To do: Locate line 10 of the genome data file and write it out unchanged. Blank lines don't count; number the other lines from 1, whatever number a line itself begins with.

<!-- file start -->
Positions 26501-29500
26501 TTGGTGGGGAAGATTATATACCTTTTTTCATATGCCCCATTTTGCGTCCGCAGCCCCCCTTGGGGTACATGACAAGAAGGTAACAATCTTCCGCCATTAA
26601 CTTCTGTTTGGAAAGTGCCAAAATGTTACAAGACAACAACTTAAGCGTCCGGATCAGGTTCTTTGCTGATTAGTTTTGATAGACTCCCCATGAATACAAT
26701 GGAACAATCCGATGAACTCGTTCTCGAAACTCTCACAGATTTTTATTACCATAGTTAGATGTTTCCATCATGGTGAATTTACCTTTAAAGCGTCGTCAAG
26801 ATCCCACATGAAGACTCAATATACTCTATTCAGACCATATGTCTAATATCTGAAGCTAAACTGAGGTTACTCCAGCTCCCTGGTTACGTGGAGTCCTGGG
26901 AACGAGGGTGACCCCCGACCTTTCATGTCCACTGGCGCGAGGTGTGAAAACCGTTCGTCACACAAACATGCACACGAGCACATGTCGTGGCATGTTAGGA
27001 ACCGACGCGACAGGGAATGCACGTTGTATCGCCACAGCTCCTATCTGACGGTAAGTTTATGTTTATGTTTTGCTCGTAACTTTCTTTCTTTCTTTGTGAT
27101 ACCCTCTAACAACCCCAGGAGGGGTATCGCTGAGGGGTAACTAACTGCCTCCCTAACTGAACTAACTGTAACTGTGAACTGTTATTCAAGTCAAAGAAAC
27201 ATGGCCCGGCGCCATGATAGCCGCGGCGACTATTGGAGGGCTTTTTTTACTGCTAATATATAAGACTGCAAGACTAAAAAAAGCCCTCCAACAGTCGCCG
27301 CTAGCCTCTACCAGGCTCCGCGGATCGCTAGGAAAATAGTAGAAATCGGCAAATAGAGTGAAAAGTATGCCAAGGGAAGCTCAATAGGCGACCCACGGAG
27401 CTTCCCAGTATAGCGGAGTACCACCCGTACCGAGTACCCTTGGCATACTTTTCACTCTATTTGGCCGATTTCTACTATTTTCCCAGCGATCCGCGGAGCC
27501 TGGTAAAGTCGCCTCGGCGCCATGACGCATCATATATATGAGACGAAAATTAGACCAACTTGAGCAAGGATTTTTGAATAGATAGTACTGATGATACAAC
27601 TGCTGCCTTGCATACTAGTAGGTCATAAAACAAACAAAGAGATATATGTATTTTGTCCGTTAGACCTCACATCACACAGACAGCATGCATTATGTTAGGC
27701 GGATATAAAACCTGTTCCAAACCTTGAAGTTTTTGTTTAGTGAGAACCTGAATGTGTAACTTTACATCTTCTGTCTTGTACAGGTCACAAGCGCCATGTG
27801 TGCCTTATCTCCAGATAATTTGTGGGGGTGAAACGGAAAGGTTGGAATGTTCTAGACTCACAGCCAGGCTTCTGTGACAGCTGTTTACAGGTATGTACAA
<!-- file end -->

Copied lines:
27301 CTAGCCTCTACCAGGCTCCGCGGATCGCTAGGAAAATAGTAGAAATCGGCAAATAGAGTGAAAAGTATGCCAAGGGAAGCTCAATAGGCGACCCACGGAG